Learn about the First Harvest festival on the Wheel of the Year: Lughnasadh, also known as Lammas. All the history, correspondences, magical workings, and more.
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What is Lughnasadh?
Lughnasadh (ˈluːnasa), also commonly known as Lammas (ˈla-məs ), is the first of the three harvest festivals on the Wheel of the Year. Usually celebrated from August 1st-2nd in the Northern Hemisphere, and February 1st-2nd in the Southern Hemisphere, this is also the halfway point between the Summer Solstice and Autumn Equinox. This sabbat is a celebration of our first major harvest of the Summer season and a time of plenty as we prepare for darker days ahead.
The name Lughnasadh comes from Gaelic Irish meaning “Commemoration of Lugh”. Lugh is the Irish god of Craftsmen, Warriors, Seers, Diviners, Poets, Kings, and Justice. Lugh itself means “Brightness” or “Light”, and this date was celebrated in his honor as this was the date upon which he defeated the spirits of Tír na nÓg.
The modern Irish Gaelic name for the month of August is Lúnasa. In Scottish Gaelic Lunasda means the 1st of August.Eilthireach “Deeper into Lughnasadh”
Also on this day in 18 BC, the Emperor Augustus inaugurated Lugdunum (luɡˈduː.num), meaning “Fort of Lug” as the capital of Roman Gaul. Lugh, or the Celtic god Lug, was considered to be the same as the Roman Mercury, and is later associated with the Archangel Michael. This city is now known as Lyon in modern day France.
Other Names or Similar Celebrations
- Lammas – Derived from “Loaf Mass” or “Loaf Harvest”
- The First Harvest
Common Lughnasadh Traditions
Often times as part of the holiday, villages would hold competitive games similar to the Olympics, these included events such as horse racing, athletics, weapon challenges, and more.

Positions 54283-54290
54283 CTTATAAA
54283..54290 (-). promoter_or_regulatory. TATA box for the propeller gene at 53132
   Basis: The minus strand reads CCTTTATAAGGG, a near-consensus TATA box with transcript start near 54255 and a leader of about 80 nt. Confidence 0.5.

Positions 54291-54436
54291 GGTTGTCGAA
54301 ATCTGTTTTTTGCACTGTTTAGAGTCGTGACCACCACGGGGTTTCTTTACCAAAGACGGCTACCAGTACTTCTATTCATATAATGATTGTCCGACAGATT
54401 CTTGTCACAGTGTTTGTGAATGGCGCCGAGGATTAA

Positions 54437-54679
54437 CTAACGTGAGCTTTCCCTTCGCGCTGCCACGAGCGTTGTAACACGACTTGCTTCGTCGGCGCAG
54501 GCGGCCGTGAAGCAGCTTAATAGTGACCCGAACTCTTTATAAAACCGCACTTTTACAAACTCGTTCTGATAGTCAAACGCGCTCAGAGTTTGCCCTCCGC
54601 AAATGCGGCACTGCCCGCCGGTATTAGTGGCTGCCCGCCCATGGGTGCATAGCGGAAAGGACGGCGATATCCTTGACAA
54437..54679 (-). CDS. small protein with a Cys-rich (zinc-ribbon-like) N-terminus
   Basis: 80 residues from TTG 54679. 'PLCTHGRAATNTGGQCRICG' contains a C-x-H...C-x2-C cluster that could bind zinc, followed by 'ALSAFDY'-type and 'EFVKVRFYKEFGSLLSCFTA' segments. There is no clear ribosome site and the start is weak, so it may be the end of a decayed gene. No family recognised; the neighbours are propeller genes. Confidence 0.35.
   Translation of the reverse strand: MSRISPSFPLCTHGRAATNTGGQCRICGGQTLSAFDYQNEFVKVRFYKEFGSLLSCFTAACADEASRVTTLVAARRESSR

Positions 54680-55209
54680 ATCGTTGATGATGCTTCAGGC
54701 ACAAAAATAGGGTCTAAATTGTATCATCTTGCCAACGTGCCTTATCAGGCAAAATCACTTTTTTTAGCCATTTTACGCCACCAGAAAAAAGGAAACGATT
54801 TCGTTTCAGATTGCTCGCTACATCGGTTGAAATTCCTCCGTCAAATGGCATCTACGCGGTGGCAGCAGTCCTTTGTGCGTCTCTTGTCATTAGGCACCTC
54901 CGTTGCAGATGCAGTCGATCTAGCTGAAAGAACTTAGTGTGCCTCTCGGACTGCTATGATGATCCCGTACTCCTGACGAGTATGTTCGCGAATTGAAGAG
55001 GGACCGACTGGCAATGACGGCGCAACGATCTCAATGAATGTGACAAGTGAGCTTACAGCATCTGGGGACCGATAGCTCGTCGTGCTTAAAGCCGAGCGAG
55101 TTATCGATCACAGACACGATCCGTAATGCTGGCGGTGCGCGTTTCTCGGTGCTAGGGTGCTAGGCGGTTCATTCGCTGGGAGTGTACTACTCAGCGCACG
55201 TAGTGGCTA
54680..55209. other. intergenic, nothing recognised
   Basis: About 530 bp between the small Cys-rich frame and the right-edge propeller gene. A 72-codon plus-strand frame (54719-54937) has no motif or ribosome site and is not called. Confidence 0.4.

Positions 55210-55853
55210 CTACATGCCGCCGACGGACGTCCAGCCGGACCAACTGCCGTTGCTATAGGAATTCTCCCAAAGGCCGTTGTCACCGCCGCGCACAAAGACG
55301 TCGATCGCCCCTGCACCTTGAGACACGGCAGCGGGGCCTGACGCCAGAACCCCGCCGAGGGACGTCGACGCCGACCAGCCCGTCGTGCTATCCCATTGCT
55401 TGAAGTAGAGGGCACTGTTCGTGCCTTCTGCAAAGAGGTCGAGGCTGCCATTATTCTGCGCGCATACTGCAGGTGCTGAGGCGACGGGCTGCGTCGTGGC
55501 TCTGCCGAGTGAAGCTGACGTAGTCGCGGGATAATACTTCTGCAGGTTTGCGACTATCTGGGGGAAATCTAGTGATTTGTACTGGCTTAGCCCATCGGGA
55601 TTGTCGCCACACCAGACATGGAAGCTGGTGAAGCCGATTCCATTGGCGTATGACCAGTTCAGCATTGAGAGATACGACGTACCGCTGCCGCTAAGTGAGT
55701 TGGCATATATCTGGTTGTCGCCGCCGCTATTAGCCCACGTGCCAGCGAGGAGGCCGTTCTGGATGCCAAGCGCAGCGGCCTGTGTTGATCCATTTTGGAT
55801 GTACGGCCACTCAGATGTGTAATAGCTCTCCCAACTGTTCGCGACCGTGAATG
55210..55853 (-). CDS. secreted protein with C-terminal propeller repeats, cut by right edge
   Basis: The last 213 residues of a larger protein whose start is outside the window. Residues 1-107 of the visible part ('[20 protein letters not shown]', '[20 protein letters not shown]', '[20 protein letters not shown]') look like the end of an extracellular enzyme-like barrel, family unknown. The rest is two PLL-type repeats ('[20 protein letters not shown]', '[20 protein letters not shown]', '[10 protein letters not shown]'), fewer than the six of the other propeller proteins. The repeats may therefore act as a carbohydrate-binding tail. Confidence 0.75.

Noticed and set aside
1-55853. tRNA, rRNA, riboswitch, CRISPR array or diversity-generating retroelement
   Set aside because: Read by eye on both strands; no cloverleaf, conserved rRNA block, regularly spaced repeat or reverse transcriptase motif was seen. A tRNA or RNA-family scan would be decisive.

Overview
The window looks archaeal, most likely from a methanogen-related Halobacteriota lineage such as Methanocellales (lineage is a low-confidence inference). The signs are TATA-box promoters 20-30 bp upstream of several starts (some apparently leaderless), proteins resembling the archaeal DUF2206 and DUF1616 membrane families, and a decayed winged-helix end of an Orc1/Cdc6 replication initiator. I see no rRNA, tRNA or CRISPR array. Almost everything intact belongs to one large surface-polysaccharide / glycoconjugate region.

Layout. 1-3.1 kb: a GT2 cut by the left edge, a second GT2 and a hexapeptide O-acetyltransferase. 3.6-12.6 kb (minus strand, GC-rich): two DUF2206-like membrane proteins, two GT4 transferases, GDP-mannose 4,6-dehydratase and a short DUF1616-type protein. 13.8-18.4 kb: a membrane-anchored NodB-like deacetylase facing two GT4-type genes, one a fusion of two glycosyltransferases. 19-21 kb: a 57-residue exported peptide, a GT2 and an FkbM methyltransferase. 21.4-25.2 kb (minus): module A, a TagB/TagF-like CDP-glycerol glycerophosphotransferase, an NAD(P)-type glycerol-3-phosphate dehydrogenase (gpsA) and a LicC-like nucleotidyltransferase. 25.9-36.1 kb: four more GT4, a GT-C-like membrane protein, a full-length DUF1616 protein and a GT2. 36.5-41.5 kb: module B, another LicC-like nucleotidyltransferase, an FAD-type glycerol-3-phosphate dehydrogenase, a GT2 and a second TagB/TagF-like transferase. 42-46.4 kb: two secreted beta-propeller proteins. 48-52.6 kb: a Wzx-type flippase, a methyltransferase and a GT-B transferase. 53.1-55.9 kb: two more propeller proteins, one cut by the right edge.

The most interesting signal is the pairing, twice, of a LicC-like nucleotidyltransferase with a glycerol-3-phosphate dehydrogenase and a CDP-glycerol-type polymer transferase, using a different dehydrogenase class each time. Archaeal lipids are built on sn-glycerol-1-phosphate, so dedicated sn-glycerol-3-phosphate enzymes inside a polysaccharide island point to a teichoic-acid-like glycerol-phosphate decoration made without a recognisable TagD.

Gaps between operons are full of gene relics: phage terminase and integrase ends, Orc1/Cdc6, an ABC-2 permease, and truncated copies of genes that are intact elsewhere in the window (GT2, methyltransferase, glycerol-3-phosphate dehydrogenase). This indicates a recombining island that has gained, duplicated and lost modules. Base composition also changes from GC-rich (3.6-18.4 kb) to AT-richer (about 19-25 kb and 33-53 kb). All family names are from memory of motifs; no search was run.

It is common to craft an item in dedication to Lugh, as he is a skilled craftsmen as well as a warrior.
To start of the day, the first cutting of the corn took place and was dedicated as an offering to the deities. This portion was commonly brought to a high location such as a nearby hill and buried.
The first portion of wheat harvested was baked into a loaf of bread to be shared and celebrated amongst the people.
The first sheaf of barley harvested was ceremonially brewed into the first beer of the season.
Lastly, the final sheaf of corn harvested that day was often made into a corn dolly. A symbol of fertility and abundance, this dolly was centerpiece to the feast that night, and then would remain in the home until the next harvest.
- Tiger’s Eye
- Moss Agate
- Golden Topaz
Food & Drink
- Seasonal Berries
- Fresh fruit
- Honey or fruit cakes
- Iced Teas
- Grain Mother
Ideas for Magick Workings
- Solar Magick
- Cloud Divination
- Working with the Fire Element
More About the Wheel of the Year
- Beltane 101: The History of the Sabbat
- 10 Easy Ways to Celebrate Beltane During Quarantine
- Your FREE Beltane Grimoire Page
- 3 Simple Recipes for your Beltane Feast
- What is Litha? Everything you Need to Know About the Summer Solstice
- Your FREE Litha Grimoire Page
Pin It For Later
Lughnasadh: Rituals, Recipes & Lore for Lammas (Llewellyn’s Sabbat Essentials) by Melanie Marquis
The Goddess and the Greenman
Mythopedia – Lugh